I really thought I might die.
My face mask was filling with water and needed to be constantly cleared. And the physical effort required to keep myself off the coral was sapping my energy fast. Real fast…
My heart was pounding through my chest. Over 50 and over weight didn’t help…I felt like a heart attack just waiting to happen.
Reluctantly I looked across at the dive leader and made the thumbs up sign, that we had been taught that morning would indicate I needed assistance and had to get to the surface fast. Damn! I felt so foolish. And I was interrupting the dive for all the others in the group. What an idiot!
But this was starting to get seriously scary… no time for heroics.
My wife Pat was watching from the dive boat, and getting out of this ‘great idea’ alive seemed far more important than any ‘loss of face’ at this stage…
Hey, I’m no ‘wimp’ don’t get me wrong.
I’ve had near death experiences before, plenty of them. At 5,000 feet with a parachute that seemed reluctant to open, descending a mountain peak in a white out, and at ground level facing a man seriously intent on seeing me dead. In all those cases my training had seen me through without any major problem.
But this was different. Because I didn’t know what to do. And I didn’t even know what was going wrong!
I had no idea of how to save myself from this situation that seemed to be spiralling out of control really fast.
And the thing that made me so mad?
There was bound to be a very simple technique to avoid the situation I found myself in. Continually sinking down onto the coral, and then swimming upward like crazy to keep off it, only to sink back down again.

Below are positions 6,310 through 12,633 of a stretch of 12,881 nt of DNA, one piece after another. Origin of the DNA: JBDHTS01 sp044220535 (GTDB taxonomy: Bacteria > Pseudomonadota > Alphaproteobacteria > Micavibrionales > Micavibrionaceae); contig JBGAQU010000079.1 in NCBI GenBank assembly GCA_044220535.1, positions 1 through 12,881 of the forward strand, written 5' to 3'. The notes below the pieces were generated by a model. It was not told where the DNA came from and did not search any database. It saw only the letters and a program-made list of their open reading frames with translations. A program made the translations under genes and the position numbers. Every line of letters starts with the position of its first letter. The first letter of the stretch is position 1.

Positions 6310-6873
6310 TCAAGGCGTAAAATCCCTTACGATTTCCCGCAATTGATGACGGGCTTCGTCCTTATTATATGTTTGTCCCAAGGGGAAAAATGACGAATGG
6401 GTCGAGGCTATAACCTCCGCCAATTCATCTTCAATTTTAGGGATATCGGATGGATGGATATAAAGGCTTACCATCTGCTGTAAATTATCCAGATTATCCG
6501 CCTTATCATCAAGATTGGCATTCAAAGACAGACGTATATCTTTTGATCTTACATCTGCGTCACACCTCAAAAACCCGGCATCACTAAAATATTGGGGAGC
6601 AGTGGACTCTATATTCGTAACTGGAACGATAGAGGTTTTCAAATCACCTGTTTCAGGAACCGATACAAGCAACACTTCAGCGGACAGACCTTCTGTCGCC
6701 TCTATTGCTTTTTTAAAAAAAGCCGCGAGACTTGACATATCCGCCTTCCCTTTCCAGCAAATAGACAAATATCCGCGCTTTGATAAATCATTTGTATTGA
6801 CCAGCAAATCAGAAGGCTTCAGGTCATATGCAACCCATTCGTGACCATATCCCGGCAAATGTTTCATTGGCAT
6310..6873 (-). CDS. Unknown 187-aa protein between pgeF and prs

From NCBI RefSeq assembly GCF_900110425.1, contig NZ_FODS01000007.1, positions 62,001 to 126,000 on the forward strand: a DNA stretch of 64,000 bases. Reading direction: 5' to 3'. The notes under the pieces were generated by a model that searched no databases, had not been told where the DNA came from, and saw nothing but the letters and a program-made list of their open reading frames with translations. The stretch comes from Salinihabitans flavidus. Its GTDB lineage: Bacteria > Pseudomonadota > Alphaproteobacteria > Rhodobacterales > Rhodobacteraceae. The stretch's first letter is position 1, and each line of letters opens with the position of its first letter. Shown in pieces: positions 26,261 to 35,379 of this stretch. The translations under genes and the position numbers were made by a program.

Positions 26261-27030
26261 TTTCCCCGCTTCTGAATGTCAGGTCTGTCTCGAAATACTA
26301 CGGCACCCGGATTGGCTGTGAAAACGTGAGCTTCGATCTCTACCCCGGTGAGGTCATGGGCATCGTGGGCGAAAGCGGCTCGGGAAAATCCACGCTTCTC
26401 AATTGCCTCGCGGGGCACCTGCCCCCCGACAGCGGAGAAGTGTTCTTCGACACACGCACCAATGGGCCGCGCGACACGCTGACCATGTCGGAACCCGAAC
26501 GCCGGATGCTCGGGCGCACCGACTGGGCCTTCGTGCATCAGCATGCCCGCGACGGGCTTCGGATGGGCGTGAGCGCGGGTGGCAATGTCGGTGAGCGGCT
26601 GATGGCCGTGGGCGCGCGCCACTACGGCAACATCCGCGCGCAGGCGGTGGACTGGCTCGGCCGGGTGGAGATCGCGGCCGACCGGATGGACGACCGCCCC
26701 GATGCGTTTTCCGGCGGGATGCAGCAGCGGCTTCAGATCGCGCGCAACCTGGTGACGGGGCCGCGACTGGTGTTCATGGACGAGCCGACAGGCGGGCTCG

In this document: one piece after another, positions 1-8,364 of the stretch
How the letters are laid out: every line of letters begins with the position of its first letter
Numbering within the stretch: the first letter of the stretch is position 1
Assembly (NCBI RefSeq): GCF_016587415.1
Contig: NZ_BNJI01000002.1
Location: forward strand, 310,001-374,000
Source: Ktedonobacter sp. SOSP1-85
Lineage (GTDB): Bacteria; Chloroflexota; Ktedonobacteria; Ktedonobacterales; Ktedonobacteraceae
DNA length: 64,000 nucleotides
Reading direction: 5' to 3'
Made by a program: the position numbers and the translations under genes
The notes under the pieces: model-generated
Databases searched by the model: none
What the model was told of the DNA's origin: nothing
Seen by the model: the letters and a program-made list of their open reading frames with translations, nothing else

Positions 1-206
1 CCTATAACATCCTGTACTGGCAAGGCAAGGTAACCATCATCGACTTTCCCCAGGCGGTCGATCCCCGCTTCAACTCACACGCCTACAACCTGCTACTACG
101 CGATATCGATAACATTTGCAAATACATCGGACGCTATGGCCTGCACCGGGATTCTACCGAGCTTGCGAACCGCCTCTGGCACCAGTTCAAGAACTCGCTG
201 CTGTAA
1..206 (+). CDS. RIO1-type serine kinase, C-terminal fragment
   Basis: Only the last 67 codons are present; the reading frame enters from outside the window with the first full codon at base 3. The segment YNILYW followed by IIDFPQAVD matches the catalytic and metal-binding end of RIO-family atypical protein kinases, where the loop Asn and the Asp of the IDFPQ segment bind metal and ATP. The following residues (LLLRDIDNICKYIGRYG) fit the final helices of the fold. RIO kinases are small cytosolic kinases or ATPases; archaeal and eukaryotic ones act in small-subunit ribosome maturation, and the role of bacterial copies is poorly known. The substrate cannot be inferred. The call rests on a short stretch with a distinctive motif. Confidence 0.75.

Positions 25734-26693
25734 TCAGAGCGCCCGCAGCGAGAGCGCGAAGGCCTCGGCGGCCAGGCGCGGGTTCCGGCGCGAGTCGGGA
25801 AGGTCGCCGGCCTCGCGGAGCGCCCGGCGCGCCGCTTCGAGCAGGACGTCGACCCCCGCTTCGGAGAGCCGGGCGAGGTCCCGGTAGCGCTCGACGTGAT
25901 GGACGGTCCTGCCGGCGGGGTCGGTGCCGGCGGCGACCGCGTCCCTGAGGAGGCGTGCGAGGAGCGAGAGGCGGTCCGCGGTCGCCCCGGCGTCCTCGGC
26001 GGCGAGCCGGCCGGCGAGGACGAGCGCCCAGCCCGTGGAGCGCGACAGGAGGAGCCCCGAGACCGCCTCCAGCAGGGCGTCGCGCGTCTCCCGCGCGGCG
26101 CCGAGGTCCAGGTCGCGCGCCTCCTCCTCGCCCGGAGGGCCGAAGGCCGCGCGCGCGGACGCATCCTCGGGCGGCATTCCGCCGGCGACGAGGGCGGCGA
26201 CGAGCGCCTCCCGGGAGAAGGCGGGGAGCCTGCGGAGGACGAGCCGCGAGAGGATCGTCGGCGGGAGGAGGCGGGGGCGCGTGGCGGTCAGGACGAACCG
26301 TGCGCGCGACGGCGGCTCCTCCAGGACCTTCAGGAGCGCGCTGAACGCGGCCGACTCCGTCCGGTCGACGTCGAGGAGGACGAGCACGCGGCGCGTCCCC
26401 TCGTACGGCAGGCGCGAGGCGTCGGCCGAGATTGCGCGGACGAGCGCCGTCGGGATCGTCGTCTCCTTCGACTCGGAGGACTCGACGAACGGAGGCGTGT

Now if you’re a Scuba diver, you’ll know very well what the answer was. A simple thing that every rookie diver is taught. It’s diving 101 stuff. It’s how you maintain the right buoyancy when under the water.
I hadn’t been taught that! Seriously…
Incredible as that may seem. On this ‘try diving’ trip, we had about 5 minutes’ instruction on the gear, followed by hanging off the back of the boat to show that we could ‘clear our masks’ under-water. And then we were off. At first hanging off an instructor, and then on our own playing ‘follow my leader’.
My introduction to diving had missed one key bit of information. How to maintain my buoyancy? And as a result I had a very scary experience.
OK, so what’s the link with Supply Chain Management you might well ask?
Well it might not be so ‘life and death’ but I see people all the time really struggling.
Struggling with their careers and with their Supply Chains.
And the sad thing is, rather like that day on the Great Barrier Reef for me, they just need a key piece of knowledge. A piece of knowledge, that might be really basic and simple, but it will ‘unlock the door’ for them.
Knowing that we lack knowledge is one thing. We can fix that. And fill the gap with mentoring, education and training.
But what is REALLY Dangerous, is not even knowing we have a knowledge gap. Like me not even knowing I had to and could; adjust my buoyancy…
So what are those bits of knowledge that many working in Supply Chain don’t even realise, that they don’t know?
That’s what I’ll be sharing on my next free webinar. It’s coming up very soon. I’m going to pick three essential knowledge gaps. I’ve got a lot to pick from unfortunately. So it might need a series of webinars…
What three would you pick? Just comment below.
From the ones that you ‘know you don’t know’ of course.
Because the ones you don’t even know that you don’t know…well you know what I mean!
Of if you are already A Supply Chain ‘Guru’ what knowledge gaps do you see amongst your team members? Just comment below…
Email or +61 417 417 307
About The Author: Rob O’Byrne has 40+ years experience in Supply Chain management. In 1997, he founded the Logistics Bureau group, which has now expanded to provide consulting, performance benchmarking and education services. He even established his own Supply Chain ‘School’ in 2012 to follow his passion for education.